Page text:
While these versions are undoubtedly delicious, they descend from recipes that reconstruct the original. Paella was born as a peasant’s dish, so the true Valencian variety includes snail, chicken, rabbit, tomato, green and white beans. The starring role – rice – is played by a local grain called bomba. Saffron is added for its vibrant colour and taste.
This provincial specialty is celebrated by some of the world's top chefs annually at the International Paella Championships. Now in its 54th year, the event takes place on Sunday, September 14. It’s the first time in the competition’s history that entrants will have heralded from semi-finals held outside of Spain. The 2014 opening round took place along Sydney’s scenic Manly Corso in May, and featured 30 chefs from around Australia. Additional semi-finals were later held in Shanghai, Tokyo and Miami.
Known as one of if not the oldest cooking competition, Sueca’s paella-making party is a celebration of the area’s most famous dish. Located in Spain’s South-East, Valencia is a fertile rice-growing region and the birthplace of paella. The dish takes its name from the pot in which it’s cooked – the paellera – a large, flat-bottomed pan ideal for crisping up rice.
So what makes a standout dish? For Sydney-based Spanish chef and director of catering company Flavours of Spain Miguel Cuevas, who organised and judged the competition’s Australian round, it’s all about the socarrat. “I remember the winning dish at Manly (cooked by Out of Africa chef, Hassan M’Souli) was a very good paella. The socarrat, which is the crusty bit at the bottom, was sensational – caramelised, but not too burnt.” Considered the most prized part of paella, socarrat is traditionally reserved for the important guests at Spanish feasts. The trick to attaining this crispy crust, and the subtle smokiness that comes with it, is not to stir the rice once it’s been added.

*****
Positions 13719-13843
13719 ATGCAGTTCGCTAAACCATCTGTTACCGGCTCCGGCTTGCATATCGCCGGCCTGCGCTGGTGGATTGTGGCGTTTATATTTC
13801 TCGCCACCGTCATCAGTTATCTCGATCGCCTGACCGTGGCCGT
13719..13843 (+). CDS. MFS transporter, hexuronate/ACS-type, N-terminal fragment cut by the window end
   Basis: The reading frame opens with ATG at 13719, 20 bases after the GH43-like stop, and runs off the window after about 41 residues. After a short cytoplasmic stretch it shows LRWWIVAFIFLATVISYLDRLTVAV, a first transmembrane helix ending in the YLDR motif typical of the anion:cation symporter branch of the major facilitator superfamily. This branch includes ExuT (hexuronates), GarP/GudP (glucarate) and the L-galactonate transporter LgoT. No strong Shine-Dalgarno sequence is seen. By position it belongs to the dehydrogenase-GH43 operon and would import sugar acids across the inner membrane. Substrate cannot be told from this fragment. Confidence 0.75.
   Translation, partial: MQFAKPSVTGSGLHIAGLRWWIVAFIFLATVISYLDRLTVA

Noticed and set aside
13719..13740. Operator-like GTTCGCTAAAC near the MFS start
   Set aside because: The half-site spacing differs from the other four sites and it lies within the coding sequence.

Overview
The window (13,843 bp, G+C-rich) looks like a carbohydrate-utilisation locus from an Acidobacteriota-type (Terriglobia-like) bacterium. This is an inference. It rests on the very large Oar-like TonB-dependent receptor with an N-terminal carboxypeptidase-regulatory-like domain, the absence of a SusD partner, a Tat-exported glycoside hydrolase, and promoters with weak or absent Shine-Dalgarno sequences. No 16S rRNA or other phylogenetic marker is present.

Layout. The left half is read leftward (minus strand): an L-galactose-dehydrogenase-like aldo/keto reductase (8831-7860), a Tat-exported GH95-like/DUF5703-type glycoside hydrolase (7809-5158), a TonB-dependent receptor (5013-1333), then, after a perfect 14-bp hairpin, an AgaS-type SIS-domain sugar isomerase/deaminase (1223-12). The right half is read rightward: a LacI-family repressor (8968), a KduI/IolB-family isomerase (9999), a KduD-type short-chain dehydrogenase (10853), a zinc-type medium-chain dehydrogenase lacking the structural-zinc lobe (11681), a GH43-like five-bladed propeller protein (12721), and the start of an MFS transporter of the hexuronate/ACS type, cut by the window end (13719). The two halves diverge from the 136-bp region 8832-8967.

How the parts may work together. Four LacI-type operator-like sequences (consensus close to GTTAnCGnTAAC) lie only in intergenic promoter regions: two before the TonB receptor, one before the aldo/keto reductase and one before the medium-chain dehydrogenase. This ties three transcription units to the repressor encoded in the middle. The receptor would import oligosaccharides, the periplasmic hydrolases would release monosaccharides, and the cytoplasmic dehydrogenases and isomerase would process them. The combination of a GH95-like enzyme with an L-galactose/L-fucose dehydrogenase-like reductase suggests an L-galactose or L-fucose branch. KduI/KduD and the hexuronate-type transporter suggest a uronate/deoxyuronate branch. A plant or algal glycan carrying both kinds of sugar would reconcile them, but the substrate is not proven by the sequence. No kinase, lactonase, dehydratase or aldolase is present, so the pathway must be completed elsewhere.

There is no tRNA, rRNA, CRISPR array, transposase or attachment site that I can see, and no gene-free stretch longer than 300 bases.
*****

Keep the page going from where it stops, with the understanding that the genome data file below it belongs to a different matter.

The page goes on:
Symmetry, proportion and colour are also important factors in achieving paella success. “You don’t want paella to be yellow, that’s a misconception. You want it to be golden,” Cuevas says. Stock is the right-hand man to rice, and should imbue the grains with a rich, full-bodied flavour.
It is custom to cook paella over a wood fire. At the Valencian grand finale, entrants are expected to build their own blaze before cooking. Due to this, the championship takes 4-5 hours, instead of the 2.5 hours granted to competitors in the Australian heat. Alcohol is another bonus saved for the showdown. Cuevas says despite the high stakes, the chefs in the final are still keen for a good time. “At the contest in Spain, entrants have a few beers. It’s not a competitive environment at all, it’s very relaxed,” he says, before adding: “Obviously, in the last hour before the paella is ready, they get a little more tense. Not because they’re competitive, but they want to do their best.”
Moroccan-born, Sydney-based chef Hassan M’Souli won the title for best paella in Australia, with Melbourne’s Failino Lattarulo (Simply Spanish Restaurant) and Alex Fry from Sah Modern Mediterranean in Adelaide taking out second and third place, respectively. The Australian trio will compete in Sunday's finals, joining 27 other contestants from around the world.